Abstract: This paper describes the design and performance of next generation, single-mode, multi-fiber, debris insensitive, expanded beam, interconnect components. This low cost, dense optical interconnect technology combined with recent advances next generation, high bandwidth, SM, silicon photonic based Tx/Rx devices is enabling unprecedented bandwidth densities for extended distances at reduced costs. A monolithic, multi-fiber ferule with integrated collimating lenses was designed with the same overall footprint as a traditional MT-type, multi-fiber rectangular ferrule. The new optical ferrule was designed with precision micro holes for alignment to the lens array allowing for future incorporation of multiple rows of fibers into a single ferrule unit. The monolithic, lensed based ferule design enables a low-cost, no-polish fiber termination methodology. The ferrule tested was manufactured with an array of 16 fibers in the footprint associated with traditional, 12 fiber, physical contact MT ferules via use of novel, molded in, end-face alignment features. Multiple optical models were built with ray tracing methodology to predict the insertion loss and return loss with varying refraction index, transmissivity and surface reflection properties of the ferrule. Empirical optical performance results closely match the optical modeling predictions. Insertion losses of <1.5dB were measured along with return loss values <=-30dB. Further analysis was done to characterize the robustness of the new interconnect with regard to debris insensitivity. Do to the nature of the expanded beam, free-space optical design, the impact of debris on the optical mating surface of the interconnect was significantly reduced when compared to traditional, physical contact single-mode interconnects © 2014 Society of Photo-Optical Instrumentation Engineers. One print or electronic copy may be made for personal use only. Systematic reproduction and distribution, duplication of any material in this paper for a fee or for commercial purposes, or modification of the content of the paper are prohibited. Proc. SPIE 8991, Optical Interconnects XIV, 89910J (8 March 2014); https://doi.org/10.1117/12.2043171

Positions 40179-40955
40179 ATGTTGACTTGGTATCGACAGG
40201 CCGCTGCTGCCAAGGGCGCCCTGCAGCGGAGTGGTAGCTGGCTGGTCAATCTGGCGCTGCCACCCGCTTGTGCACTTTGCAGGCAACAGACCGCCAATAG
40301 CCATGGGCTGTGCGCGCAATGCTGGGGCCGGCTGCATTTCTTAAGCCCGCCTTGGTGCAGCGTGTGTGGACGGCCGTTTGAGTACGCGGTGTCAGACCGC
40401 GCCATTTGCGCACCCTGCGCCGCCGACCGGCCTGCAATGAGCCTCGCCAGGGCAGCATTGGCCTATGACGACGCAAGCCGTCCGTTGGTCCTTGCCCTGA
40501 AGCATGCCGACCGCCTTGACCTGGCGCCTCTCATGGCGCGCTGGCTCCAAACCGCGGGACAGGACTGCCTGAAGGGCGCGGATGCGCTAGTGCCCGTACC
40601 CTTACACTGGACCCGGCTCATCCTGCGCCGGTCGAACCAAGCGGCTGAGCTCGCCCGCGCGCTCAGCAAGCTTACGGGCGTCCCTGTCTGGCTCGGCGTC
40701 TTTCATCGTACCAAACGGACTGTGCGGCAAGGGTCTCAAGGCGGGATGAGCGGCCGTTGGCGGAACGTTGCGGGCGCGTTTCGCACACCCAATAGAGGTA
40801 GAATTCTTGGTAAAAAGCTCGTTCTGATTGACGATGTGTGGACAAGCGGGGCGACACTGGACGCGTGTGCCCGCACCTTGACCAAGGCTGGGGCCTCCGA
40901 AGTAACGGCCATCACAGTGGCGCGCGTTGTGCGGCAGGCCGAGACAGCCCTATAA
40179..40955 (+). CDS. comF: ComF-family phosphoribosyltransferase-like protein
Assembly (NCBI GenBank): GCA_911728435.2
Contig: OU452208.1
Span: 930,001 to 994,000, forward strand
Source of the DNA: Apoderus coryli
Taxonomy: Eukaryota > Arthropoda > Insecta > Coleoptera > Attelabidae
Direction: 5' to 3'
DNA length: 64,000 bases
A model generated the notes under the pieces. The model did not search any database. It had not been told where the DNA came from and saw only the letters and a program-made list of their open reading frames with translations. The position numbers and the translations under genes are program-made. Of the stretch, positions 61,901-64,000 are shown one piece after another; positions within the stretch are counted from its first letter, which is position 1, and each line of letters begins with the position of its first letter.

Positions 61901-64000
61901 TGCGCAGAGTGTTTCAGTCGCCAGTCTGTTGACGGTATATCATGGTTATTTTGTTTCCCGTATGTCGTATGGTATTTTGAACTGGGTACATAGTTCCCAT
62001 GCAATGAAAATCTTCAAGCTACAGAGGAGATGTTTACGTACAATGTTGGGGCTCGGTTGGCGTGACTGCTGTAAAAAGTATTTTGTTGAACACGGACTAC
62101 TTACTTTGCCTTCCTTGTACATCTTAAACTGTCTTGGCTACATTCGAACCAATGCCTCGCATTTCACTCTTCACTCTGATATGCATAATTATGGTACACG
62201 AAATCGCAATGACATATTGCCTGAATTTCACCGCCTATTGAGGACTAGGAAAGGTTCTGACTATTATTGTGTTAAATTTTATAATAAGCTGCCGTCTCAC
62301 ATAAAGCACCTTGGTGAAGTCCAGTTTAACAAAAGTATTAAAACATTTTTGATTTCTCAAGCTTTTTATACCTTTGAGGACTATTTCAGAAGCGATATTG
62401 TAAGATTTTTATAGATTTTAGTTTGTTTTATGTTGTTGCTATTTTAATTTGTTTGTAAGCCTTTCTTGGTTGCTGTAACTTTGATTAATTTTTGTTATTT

High Density, Low Cost, No-Polish Optical Ferrule